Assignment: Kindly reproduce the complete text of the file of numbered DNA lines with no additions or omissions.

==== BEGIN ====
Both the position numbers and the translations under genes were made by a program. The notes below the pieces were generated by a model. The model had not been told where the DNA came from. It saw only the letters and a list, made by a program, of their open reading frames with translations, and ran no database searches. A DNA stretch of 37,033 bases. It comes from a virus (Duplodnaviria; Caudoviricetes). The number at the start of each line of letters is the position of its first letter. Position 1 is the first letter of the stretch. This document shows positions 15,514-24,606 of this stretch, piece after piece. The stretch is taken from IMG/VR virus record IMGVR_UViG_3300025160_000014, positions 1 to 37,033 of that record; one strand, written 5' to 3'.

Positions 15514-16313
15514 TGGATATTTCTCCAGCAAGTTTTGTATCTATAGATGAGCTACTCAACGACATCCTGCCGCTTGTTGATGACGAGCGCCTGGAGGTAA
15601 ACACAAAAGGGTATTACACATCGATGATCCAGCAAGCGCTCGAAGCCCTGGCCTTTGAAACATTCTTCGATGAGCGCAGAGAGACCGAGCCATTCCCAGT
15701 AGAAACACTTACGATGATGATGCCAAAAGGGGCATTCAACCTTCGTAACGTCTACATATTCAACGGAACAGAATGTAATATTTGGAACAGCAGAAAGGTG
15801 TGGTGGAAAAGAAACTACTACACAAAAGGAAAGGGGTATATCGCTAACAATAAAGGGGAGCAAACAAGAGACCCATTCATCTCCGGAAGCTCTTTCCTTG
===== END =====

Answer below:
Both the position numbers and the translations under genes were made by a program. The notes below the pieces were generated by a model. The model had not been told where the DNA came from. It saw only the letters and a list, made by a program, of their open reading frames with translations, and ran no database searches. A DNA stretch of 37,033 bases. It comes from a virus (Duplodnaviria; Caudoviricetes). The number at the start of each line of letters is the position of its first letter. Position 1 is the first letter of the stretch. This document shows positions 15,514-24,606 of this stretch, piece after piece. The stretch is taken from IMG/VR virus record IMGVR_UViG_3300025160_000014, positions 1 to 37,033 of that record; one strand, written 5' to 3'.

Positions 15514-16313
15514 TGGATATTTCTCCAGCAAGTTTTGTATCTATAGATGAGCTACTCAACGACATCCTGCCGCTTGTTGATGACGAGCGCCTGGAGGTAA
15601 ACACAAAAGGGTATTACACATCGATGATCCAGCAAGCGCTCGAAGCCCTGGCCTTTGAAACATTCTTCGATGAGCGCAGAGAGACCGAGCCATTCCCAGT
15701 AGAAACACTTACGATGATGATGCCAAAAGGGGCATTCAACCTTCGTAACGTCTACATATTCAACGGAACAGAATGTAATATTTGGAACAGCAGAAAGGTG
15801 TGGTGGAAAAGAAACTACTACACAAAAGGAAAGGGGTATATCGCTAACAATAAAGGGGAGCAAACAAGAGACCCATTCATCTCCGGAAGCTCTTTCCTTG